11 Jun 2012

Spanish banks bailout: your questions answered

With a 100bn euro rescue of Spain’s banks agreed, Channel 4 News looks at the deal Madrid has struck with its European partners and the implications for Greece and Ireland.

The bailout, which aims to address a crisis in the Spanish banking sector caused by bad loans on property, initially lifted share prices on Monday, but Europe’s problems are far from over.

Even if Spain is successfully propped up, Greek voters go to the polls on 17 June following inconclusive election results on 6 May. Left-wing parties opposed to the terms of Greece’s bailout reaped dividends last time around and they are expected to build on their success in six days’ time.

Assuming that happens, Athens will no doubt lean on other eurozone countries and the International Monetary Fund (IMF) to water down the austerity measures the country has been told to implement in return for financial assistance.

If a solution is not found, Greece could find itself forced out of the single currency, potentially threatening the future of the euro. But for now it is Spain that is occupying people’s thoughts.

Where is the money coming from?

The eurozone’s permanent bailout fund, the European Stability Mechanism (ESM), has not been established yet, so the assumption is that the money for Spain will come from the European Financial Stability Facility (EFSF).

Britain does not contribute to either fund because it is not a member of the single currency.

Why does this matter?

In the event of a default, loans from the ESM are given precedence over those from commercial lenders. This is not the case with money from the EFSF.

Finland, which contributes to the EFSF, looks as though it may ask for collateral from Spain in return for its portion of the loan. This is what it did with Greece. It is unclear exactly what it received, but there was a deal with Greek banks.

Is there enough money in the EFSF for Spain?

At first sight, yes. The fund started out with 440bn euros and there are 250bn euros left. Madrid is in line for 100bn euros, but the think tank openeurope believes more is likely to be needed in the future.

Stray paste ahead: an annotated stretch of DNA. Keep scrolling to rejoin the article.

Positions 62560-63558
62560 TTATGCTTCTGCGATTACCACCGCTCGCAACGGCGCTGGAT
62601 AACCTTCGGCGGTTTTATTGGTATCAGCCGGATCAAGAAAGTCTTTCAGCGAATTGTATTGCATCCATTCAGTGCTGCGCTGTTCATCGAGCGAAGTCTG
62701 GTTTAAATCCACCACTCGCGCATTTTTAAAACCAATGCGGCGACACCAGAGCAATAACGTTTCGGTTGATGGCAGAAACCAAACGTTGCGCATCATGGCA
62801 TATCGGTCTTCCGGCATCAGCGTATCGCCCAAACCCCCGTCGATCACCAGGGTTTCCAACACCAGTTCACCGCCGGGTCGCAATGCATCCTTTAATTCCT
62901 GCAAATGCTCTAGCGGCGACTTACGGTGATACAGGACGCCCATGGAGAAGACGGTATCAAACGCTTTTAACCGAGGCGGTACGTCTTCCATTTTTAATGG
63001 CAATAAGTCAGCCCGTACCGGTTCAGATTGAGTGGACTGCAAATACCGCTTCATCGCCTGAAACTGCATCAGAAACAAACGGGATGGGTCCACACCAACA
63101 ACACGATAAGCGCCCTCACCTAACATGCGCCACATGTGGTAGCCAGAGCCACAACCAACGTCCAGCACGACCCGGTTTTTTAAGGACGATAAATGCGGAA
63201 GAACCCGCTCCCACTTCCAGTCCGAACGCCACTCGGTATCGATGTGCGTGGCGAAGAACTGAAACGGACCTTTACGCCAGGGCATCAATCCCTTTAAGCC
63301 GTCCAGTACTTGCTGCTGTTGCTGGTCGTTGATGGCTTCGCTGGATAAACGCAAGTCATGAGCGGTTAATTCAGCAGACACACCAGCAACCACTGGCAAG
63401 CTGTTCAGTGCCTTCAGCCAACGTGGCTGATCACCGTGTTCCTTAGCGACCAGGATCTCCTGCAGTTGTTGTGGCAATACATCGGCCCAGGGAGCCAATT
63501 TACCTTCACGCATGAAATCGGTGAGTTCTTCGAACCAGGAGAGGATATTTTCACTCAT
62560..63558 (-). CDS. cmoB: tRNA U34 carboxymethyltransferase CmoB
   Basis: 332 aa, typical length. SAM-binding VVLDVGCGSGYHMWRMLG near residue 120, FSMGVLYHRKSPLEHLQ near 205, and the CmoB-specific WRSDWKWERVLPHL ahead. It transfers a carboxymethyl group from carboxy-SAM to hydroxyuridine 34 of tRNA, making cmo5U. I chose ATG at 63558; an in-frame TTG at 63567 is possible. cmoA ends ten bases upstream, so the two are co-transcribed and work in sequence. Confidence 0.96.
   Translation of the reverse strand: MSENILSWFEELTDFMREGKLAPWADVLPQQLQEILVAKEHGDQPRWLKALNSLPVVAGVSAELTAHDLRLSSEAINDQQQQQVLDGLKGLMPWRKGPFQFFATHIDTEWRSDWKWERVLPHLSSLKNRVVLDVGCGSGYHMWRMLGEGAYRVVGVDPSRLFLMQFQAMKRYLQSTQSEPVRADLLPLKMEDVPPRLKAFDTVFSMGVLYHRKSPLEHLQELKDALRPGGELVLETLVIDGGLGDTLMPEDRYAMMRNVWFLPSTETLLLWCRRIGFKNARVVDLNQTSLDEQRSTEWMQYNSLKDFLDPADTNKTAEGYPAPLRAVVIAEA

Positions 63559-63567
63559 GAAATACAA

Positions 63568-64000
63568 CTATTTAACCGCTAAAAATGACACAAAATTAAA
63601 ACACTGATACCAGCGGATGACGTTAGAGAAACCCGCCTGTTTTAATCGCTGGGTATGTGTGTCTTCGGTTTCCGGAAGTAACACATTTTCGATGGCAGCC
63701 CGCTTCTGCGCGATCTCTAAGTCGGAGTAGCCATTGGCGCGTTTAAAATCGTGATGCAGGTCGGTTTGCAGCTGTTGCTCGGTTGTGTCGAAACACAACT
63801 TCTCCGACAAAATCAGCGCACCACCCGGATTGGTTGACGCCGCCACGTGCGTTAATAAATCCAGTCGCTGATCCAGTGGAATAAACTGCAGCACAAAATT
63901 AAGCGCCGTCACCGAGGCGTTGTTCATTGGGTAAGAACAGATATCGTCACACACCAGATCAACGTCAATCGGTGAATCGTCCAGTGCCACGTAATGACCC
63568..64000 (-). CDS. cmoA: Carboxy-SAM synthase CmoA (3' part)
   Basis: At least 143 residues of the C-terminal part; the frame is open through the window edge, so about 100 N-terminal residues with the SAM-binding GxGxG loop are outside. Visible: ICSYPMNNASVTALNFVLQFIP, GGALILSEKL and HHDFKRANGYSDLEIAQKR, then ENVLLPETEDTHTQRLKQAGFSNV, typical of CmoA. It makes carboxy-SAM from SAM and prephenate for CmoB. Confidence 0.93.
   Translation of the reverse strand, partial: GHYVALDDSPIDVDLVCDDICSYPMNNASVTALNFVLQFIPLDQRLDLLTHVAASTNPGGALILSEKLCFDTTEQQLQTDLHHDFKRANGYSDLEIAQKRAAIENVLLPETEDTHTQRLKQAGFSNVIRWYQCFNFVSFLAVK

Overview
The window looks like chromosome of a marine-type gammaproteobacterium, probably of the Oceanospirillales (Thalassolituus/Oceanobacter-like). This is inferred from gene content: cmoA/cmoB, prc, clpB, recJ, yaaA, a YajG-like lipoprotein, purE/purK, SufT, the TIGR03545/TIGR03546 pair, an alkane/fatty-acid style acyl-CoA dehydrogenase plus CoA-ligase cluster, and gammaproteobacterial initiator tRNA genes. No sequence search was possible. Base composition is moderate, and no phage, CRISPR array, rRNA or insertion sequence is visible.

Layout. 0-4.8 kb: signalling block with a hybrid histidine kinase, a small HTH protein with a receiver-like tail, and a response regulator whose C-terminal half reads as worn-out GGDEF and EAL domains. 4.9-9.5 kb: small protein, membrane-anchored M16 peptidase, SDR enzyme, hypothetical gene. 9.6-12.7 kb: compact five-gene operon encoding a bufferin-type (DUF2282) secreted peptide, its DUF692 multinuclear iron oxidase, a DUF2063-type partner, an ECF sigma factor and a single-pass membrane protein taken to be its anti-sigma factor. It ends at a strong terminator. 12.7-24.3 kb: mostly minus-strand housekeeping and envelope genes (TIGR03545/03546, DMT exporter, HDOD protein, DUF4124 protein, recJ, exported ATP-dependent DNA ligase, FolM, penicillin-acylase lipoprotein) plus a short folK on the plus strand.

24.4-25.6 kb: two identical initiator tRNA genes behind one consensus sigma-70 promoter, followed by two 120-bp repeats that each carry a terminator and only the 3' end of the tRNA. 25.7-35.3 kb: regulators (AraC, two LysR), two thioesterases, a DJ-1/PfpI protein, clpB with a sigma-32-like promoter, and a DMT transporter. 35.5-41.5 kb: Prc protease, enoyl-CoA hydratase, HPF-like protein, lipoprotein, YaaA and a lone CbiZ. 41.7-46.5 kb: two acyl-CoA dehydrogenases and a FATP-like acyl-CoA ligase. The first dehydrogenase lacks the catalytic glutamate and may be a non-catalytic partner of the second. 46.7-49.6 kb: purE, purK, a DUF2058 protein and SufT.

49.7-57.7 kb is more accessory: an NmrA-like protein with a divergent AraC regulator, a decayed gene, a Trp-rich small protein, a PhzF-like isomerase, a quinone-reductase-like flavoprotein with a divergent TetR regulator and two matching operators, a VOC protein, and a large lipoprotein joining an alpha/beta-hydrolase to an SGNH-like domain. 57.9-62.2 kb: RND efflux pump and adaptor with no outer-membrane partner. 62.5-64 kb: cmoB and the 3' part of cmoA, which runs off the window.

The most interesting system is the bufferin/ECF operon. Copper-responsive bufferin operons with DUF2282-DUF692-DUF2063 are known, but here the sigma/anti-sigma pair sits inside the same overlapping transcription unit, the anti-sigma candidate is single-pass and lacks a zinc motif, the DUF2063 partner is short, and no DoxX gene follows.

It estimates that four banks – Bankia, Banco de Valecia, Novagalicia and Catalunya Caixa – will swallow up 50bn euros, “leaving only 50bn euros for the rest of the huge banking sector”.

With 140bn of “doubtful loans” factored in, “a total 400bn euro exposure to the bust real estate and construction sector”, and a predicted 35 per cent fall in property prices, openeurope’s head of economic research, Raoul Ruparel, says the remaining 50bn euros will not cover these losses.

Which other countries have received money from the EFSF?

Ireland, Portugal and Greece have all received money from the EFSF and other sources.

Ireland, the first country to be bailed out, received 67bn euros – a third from the EFSF, a third from the EU as a whole and the remainder from the IMF.

Portugal was given 78bn euros by the EFSF, EU and IMF in the same proportions as Ireland.

In its first bailout, Greece received 110bn euros in loans from other eurozone countries. Its second bailout, of 130bn euros, came from the EFSF (two thirds) and IMF (a third).

Has Britain contributed?

Britain contributed to the Irish, Portuguese and second Greek bailouts, largely by offering guarantees rather than spending cash.

These guarantees currently amount to 11.5bn euros, but Britain has also made a bilateral loan to Ireland of 3.8bn euros. It is not contributing to the Spanish bank rescue.

Does that mean Britain is off the hook?

No. British banks lend to Spain and obviously want their money back with interest. According to figures from the Bank for International Settlements from December 2011, a total of $83bn has been loaned to Spain: $4.4bn to the government, $12.9bn to banks, and $65.8bn to the private sector.

Why is Spain being treated differently from Ireland and Greece?

Eurozone countries are not seeking to impose any more harsh economic medicine on Spain on the basis that Madrid’s problems are concentrated on the banking sector, rather than the entire economy.

The condition-free loans also take account of the fact that Spain has already embarked on an austerity programme of tax increases and spending cuts. As such, it has not had to agree to a programme of structural reforms.

Nor, unlike Greece, will it have to endure regular check-up visits from the IMF, European Central Bank and European Commission.The IMF will monitor Spain’s bank restructuring, not the Spanish economy.

Many of Ireland’s problems have been centred on its banks and although Dublin is not currentlly requesting a renegotiation of its bailout terms, Raoul Ruparel thinks it would have a strong case for doing so. This would involve more leeway for extra public spending to boost growth.

In contrast, Greece’s problems are spread across the whole economy, but that has not stopped all of the major Greek parties contesting elections on 17 June to call for renegotiation of the conditions of its bailout.

Mr Ruparel believes these terms are “unrealistic” and that there will be some renegotiation in the short term before Greece leaves the euro.